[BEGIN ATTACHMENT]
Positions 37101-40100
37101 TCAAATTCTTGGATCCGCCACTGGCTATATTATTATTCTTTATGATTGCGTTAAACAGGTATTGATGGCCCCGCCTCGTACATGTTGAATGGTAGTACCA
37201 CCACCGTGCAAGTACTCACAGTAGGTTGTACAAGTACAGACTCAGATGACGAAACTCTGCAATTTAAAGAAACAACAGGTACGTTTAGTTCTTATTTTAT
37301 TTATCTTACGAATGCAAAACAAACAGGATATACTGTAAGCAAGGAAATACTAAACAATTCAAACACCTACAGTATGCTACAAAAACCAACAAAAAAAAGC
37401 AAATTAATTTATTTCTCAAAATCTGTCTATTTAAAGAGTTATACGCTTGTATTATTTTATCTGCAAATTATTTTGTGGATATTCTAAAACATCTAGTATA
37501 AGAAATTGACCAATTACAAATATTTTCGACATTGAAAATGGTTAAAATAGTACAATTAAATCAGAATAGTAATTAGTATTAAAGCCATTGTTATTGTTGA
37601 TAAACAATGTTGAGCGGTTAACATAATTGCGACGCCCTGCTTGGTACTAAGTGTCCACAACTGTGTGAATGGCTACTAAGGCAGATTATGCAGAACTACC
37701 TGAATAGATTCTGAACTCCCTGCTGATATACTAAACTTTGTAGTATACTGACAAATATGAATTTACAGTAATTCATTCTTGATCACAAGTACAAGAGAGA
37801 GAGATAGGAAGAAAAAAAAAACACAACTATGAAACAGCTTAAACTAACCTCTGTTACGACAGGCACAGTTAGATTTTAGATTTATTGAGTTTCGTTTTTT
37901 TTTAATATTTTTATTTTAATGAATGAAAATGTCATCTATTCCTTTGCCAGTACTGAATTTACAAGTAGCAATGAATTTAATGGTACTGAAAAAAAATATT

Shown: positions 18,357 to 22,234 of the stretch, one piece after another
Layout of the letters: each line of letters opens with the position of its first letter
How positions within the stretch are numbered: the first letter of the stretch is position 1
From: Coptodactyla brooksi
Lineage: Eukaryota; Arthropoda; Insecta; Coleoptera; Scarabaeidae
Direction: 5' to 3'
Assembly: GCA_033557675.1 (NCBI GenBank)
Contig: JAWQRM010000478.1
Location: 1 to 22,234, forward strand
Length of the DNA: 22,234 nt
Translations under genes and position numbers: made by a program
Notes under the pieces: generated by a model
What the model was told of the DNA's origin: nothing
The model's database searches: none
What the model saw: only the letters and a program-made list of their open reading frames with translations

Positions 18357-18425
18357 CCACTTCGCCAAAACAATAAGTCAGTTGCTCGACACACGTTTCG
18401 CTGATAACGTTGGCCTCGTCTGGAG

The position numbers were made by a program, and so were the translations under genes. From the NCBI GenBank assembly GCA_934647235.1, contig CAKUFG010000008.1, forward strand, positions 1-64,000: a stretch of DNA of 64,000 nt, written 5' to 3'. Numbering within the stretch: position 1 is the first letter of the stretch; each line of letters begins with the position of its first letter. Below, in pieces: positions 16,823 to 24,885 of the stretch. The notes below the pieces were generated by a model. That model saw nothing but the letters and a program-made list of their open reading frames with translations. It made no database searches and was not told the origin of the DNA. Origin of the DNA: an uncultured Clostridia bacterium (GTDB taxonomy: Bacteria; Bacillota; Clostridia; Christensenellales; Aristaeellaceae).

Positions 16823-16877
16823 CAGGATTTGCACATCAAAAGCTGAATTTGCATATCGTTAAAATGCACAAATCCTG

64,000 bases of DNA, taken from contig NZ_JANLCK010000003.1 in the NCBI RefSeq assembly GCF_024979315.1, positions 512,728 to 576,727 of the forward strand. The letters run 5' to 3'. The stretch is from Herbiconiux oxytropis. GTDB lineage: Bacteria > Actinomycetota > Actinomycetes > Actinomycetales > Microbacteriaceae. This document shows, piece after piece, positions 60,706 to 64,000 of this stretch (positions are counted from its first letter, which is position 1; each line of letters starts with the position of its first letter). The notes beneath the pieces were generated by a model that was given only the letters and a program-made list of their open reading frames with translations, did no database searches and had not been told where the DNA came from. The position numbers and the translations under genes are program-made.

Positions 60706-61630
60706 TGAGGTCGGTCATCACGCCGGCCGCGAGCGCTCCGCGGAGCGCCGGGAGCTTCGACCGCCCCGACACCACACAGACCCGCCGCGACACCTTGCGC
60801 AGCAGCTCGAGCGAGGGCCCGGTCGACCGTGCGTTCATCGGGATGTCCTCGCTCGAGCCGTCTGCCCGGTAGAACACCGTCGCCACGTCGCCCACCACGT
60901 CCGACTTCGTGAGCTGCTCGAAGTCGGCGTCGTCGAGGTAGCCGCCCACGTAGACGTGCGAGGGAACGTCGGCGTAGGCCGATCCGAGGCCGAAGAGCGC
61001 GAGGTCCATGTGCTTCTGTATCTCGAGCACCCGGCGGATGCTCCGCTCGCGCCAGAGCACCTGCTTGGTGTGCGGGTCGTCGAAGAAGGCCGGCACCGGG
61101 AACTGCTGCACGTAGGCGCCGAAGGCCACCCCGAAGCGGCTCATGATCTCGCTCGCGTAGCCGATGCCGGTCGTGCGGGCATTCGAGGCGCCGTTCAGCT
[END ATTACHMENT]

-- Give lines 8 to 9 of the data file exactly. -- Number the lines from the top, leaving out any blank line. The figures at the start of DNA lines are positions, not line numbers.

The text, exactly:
37701 TGAATAGATTCTGAACTCCCTGCTGATATACTAAACTTTGTAGTATACTGACAAATATGAATTTACAGTAATTCATTCTTGATCACAAGTACAAGAGAGA
37801 GAGATAGGAAGAAAAAAAAAACACAACTATGAAACAGCTTAAACTAACCTCTGTTACGACAGGCACAGTTAGATTTTAGATTTATTGAGTTTCGTTTTTT